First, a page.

Meet John Hubbard. John is a dedicated blue-teamer and is driven to help develop defensive talent around the world. Through his years of experience as the SOC Lead for GlaxoSmithKline, he has real-world, first-hand knowledge of what it takes to defend an organization against advanced cyber-attacks and is eager to share these lessons with his students. As a SANS Cyber Defense curriculum instructor and course author of SEC455, John specializes in threat hunting, network security monitoring, SIEM design and optimization, and constructing defensive postures that allow organizations to protect their most sensitive data. Throughout class, he works with students to explain difficult concepts in relatable and clear language, illustrates important ideas with stories and demonstrations, and encourages students to push themselves beyond the limit of what they thought possible.
We had a chance to sit down with John Hubbard (@SecHubb), GlaxoSmithKline SOC Manager, SANS Author and Instructor, and dedicated Blue Teamer.
SANS: What made you choose to work in tech/security?
John: I love this industry because there's always a fresh challenge to be solved. Attacks are constantly evolving, so defenders need to stay on their toes. When there's a bit of downtime, you can look to improve in other ways. For example, in our SOC, any time we find ourselves doing something repetitive, we write a tool to automate the painful or monotonous parts and leave only the interesting aspects to be done by the analysts. This has multiple benefits as it keeps people challenged to do new things, eliminates repetitive work, and frees us up to continue to build upon what we've already developed. Doing that keeps the group engaged and the team constantly reaching higher levels of capability and efficiency.
SANS: What was your first SANS course?
John: Apparently I like to jump in the deep end because the first SANS class I ever took was FOR610: Reverse-Engineering Malware. Taking that class and learning those skills launched my career as a SOC analyst at a speed I never thought possible. The course and certification test were intense, but it paid off in a big way. After that, I was hooked!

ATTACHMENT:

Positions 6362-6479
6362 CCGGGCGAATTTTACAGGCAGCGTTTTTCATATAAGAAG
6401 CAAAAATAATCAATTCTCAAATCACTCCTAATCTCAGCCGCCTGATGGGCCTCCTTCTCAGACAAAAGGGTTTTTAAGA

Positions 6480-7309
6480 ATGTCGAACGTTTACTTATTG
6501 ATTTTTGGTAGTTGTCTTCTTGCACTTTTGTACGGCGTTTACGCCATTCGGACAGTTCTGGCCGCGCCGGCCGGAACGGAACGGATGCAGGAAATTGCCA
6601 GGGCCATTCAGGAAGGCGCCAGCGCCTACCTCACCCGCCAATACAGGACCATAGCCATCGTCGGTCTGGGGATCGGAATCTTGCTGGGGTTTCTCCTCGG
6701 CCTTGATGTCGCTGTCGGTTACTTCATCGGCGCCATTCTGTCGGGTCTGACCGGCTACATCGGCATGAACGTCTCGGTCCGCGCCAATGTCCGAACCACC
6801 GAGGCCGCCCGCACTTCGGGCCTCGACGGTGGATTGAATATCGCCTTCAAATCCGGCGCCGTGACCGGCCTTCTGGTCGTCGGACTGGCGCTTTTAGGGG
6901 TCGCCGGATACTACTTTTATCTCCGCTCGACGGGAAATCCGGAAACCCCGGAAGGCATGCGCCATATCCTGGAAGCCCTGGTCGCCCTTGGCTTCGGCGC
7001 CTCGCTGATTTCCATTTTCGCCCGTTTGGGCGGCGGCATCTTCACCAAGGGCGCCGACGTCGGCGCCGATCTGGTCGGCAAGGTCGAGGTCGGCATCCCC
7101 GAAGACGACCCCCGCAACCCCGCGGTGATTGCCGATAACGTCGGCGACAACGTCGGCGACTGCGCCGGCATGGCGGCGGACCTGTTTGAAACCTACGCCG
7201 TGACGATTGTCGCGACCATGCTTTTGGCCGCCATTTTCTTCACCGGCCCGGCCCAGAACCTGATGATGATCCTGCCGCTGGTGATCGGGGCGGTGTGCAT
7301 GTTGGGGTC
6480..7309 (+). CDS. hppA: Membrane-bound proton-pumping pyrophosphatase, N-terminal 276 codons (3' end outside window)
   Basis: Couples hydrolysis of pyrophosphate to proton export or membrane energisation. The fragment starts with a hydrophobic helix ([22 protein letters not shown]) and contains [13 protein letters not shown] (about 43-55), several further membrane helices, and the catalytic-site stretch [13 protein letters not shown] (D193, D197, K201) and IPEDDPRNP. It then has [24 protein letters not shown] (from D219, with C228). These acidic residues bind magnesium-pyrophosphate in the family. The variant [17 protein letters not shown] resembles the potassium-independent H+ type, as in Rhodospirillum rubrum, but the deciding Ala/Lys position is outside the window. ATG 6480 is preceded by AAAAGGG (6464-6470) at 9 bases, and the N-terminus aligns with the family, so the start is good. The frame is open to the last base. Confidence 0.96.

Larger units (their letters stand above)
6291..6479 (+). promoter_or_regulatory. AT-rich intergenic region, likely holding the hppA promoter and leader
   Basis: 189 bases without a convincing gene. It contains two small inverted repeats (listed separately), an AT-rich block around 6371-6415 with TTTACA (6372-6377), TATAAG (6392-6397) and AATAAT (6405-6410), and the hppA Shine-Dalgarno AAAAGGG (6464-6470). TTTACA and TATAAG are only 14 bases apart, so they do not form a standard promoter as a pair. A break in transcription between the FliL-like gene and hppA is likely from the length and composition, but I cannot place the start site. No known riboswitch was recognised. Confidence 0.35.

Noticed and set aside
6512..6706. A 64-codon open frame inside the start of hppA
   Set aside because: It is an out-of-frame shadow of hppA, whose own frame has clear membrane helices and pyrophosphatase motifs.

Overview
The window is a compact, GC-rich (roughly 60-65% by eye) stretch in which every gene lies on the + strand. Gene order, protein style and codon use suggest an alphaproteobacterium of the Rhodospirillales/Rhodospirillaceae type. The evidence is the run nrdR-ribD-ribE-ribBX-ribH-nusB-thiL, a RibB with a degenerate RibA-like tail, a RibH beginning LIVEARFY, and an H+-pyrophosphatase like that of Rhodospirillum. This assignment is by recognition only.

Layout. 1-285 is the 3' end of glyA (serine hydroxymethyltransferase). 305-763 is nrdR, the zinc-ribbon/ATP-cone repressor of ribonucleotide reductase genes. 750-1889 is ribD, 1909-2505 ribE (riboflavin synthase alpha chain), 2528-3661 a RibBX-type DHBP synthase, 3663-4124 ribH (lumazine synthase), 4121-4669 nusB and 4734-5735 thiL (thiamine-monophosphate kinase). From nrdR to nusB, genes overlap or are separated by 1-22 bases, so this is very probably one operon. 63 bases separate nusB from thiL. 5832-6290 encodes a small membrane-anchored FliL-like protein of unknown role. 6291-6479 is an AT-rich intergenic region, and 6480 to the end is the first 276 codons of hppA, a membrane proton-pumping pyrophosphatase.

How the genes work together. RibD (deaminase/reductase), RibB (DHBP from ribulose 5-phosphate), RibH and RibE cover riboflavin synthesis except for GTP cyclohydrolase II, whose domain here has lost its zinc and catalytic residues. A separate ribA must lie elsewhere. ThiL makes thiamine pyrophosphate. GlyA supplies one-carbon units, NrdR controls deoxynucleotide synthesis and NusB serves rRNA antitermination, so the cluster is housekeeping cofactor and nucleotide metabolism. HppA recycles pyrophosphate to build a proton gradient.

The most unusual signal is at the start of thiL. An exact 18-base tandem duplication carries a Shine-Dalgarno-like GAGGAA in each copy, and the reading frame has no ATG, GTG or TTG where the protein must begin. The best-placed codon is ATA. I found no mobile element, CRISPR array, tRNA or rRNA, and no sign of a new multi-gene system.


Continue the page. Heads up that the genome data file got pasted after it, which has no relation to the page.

SANS: What course is on your wish list?
John: I'd love to take Micah Hoffman's new SEC487: Open Source Intelligence Gathering and Analysis class. The area is so interesting and hard to keep up with. The amount of freely available data about yourself and others has serious real-world implications. Knowing Micah and his passion for the topic, I'm sure it's an outstanding and informative class - just reading the summary makes me slightly paranoid.
SANS: What song is missing from the NetWars playlist? What would you add?
John: I always thought the C418 Remix of the Stranger Things theme song was a pretty good match for NetWars. (https://soundcloud.com/c418/stranger-think) Also, pretty much anything by The Glitch Mob is a good match for the NetWars vibe.
SANS: What SANS event are you looking forward to most this year?
John: For sure the Blue Team Summit! I'm excited to be teaching SEC555 there, and given the amazing experience we had with the defense crowd at the SIEM Summit last year, I expect this event to be right on course with that. Plus, it's in Louisville, and that's always a great time!
One of my constant pushes is trying to optimize blue team operations. Every time I go to a Summit, I learn about new and unique ways others have solved problems and how to improve our processes. Afterwards I'm always able to bring that info home and take my detection techniques and defensive knowledge to a new level.
SANS: How has security changed in your industry?
John: Security has changed the pharmaceutical industry in a lot of ways. Gone are the days that we can assume intellectual property will likely stay that way — and that manufacturing will work barring, mechanical failure. There are so many more threats and attack vectors that need to be considered now, we have to make sure everyone has a well thought out contingency plan, and that multiple safeguards are in place to ensure the continuity and integrity of business processes. Since peoples lives literally depend on our ability to do research and manufacture product, there's no option but to do everything we can to make sure it runs smoothly.
SANS: What do you want people to know about you?
John: Like most people in this industry, I'm a total tech nerd, but that extends to the realm of lower level hardware in my case. My degrees are in Electrical and Computer Engineering, so in the time that I'm not doing something related to InfoSec, I like to get into hardware and electronics. I'll look for any excuse I can to use an oscilloscope or logic analyzer, and I absolutely love soldering. I've also done a lot of car electronics work in the past including stereo installation, amplifier design and speaker building. I'm sort of all over the place in my hobbies, and can't figure out which I like most. As soon as I can figure out how to make a robot that will roast me fresh coffee every week, I'll be attempting that too.
Thanks, John, for taking the time to share more about your background and your role as a SOC Manager and SANS instructor. To learn more about John and where you can take his next course — visit his SANS profile page: https://www.sans.org/instructors/john-hubbard